We hope the FPPC can streamline its process to move more quickly to dismiss a complaint and give the public updates if investigations continue for more than six months. Those accused deserve such consideration
The Riverside Press-Enterprise: Bring 'bullet' train project to a full stop
Recklessness is a dubious approach for a project already facing serious questions about its viability. But that word aptly describes the state's attempt to bypass taxpayer protections to evade an adverse court ruling over "high-speed" rail plans. Legislators should not tolerate that tack—and should bring this risky project to a full halt.
The state's latest filing last week in a lawsuit challenging the "bullet" train does nothing to reassure Californians that this project is fiscally realistic. The state claimed it can keep spending federal dollars on plans for the train, even as the project fails to meet voter-approved requirements intended to prevent the waste of taxpayer money.
A Sacramento County Superior Court judge in August ruled that the rail plans violated the requirements of Proposition 1A, the 2008 bond measure that provided $9 billion for the project. The judge said the California High-Speed Rail Authority did not comply with Proposition 1A's requirement to show where the money would come from to pay for the first operational segment of the line. The agency also failed to obtain all the environmental clearances for that stretch of track, as the measure required. The judge, however, scheduled another hearing for next month on the question of how to remedy the violation.
But no one should be comfortable with a legal approach that blithely dismisses the financial safeguards built into Proposition 1A. The state's court brief argues that the rail agency can push ahead on construction by using federal tax money instead of state bond funds, because the restrictions do not apply to federal dollars. The state has $3.3 billion in federal tax funding to help pay for a 130-mile stretch of track between Bakersfield and Merced.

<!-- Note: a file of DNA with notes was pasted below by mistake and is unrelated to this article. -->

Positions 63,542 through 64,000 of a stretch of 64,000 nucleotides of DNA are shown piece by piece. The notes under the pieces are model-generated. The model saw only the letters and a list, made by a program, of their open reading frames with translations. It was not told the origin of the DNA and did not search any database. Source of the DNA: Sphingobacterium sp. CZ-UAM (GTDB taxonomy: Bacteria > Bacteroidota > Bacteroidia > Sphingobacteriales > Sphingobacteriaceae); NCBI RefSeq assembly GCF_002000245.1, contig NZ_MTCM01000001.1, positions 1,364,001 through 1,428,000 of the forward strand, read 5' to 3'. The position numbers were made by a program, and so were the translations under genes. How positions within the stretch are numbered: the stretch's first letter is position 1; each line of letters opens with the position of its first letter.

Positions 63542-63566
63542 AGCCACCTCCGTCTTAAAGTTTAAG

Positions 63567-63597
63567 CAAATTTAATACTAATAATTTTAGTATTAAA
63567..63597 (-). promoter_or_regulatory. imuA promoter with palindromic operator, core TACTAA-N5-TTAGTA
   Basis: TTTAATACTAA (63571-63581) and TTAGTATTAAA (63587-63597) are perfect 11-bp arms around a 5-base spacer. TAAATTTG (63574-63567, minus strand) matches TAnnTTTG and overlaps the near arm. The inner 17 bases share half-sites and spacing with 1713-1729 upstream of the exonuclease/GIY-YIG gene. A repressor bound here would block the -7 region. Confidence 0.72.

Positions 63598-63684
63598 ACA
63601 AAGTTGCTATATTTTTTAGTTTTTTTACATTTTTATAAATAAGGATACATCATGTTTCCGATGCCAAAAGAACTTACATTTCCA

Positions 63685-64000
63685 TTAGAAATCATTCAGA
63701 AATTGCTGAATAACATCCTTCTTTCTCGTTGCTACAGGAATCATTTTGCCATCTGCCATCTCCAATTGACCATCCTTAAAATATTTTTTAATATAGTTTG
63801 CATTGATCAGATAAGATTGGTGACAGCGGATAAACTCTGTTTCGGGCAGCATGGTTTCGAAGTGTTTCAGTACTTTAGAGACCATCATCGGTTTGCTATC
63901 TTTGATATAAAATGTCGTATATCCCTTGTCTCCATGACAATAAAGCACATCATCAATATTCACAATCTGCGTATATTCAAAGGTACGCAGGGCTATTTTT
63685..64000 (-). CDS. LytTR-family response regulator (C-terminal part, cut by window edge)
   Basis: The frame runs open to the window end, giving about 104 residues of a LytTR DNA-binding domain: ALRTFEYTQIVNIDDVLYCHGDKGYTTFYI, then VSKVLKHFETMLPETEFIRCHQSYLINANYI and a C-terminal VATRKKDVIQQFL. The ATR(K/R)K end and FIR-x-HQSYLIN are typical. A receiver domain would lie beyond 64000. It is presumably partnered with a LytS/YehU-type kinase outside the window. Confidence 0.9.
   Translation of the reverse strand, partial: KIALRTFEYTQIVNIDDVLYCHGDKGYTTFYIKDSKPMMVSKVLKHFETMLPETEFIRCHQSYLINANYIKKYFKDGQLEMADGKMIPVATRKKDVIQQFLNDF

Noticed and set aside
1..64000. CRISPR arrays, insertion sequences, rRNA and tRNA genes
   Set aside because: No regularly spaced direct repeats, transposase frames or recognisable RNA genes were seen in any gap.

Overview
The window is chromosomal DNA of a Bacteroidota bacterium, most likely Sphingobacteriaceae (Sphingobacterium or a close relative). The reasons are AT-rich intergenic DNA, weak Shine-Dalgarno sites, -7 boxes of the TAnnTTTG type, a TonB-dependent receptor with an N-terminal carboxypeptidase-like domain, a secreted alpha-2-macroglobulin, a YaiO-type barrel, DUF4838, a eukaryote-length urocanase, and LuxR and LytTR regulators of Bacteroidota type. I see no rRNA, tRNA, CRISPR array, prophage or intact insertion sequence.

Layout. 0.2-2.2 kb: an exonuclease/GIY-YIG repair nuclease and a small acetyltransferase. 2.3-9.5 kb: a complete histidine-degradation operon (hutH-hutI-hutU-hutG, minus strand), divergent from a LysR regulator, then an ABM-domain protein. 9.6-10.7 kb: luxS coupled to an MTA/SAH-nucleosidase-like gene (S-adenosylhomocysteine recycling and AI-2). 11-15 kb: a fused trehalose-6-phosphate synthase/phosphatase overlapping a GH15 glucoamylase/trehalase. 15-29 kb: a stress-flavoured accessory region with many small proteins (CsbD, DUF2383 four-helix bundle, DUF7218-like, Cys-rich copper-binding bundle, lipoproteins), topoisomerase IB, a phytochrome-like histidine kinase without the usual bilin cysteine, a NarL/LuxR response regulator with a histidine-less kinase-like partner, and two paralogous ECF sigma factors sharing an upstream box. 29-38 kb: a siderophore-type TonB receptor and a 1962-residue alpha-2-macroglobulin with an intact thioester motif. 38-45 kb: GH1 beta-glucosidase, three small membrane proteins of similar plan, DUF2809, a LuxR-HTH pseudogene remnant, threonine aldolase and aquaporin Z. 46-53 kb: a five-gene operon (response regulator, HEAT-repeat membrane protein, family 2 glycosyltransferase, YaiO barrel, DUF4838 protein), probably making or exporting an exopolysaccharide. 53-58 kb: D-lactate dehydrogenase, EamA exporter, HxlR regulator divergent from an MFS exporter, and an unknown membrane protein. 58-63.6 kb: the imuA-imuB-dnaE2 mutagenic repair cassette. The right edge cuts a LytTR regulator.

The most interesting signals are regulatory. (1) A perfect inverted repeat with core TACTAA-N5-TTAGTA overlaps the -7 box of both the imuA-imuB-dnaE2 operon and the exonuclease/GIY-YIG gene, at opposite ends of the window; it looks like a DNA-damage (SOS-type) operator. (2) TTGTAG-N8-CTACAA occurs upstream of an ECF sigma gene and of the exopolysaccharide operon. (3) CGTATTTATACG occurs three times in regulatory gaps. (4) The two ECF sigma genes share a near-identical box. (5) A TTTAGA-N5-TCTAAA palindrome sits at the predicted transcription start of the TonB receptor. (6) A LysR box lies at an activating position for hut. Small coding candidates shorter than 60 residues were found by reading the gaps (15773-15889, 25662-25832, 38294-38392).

Whether the Proposition 1A restrictions apply to the federal tax money is a matter of legal dispute. But the state's approach certainly violates the spirit of the measure and the promises the bond's backers made to taxpayers. Besides, the federal money requires state matching funds, so using those dollars would commit California to additional state taxpayer spending—using either bond money or some other dollars from state taxpayers.
And those safeguards were intended to prohibit just the course the rail agency is taking: The state has the $6 billion it needs to build the Central Valley stretch of track. But that line would only become usable for high-speed travel once the tracks extended to the San Fernando Valley, at an additional cost of $25 billion. The agency has no idea where that money would come from, apart from the hope of the unlikely infusion of another $20 billion or so from the deeply indebted federal government. Nor does the rail authority have a more realistic plan for funding the rest of the $68.4 billion-plus system that would theoretically connect Los Angeles to the Bay Area.
California is likely to end up with a mostly useless stretch of track through the Central Valley, after spending billions of dollars on a project that serves no pressing public need.
Trying to bypass fiscal protections is a troubling sign for a project already based on wishful thinking. Legislators should not ignore that danger signal—and should instead stop this train before it becomes a boondoggle.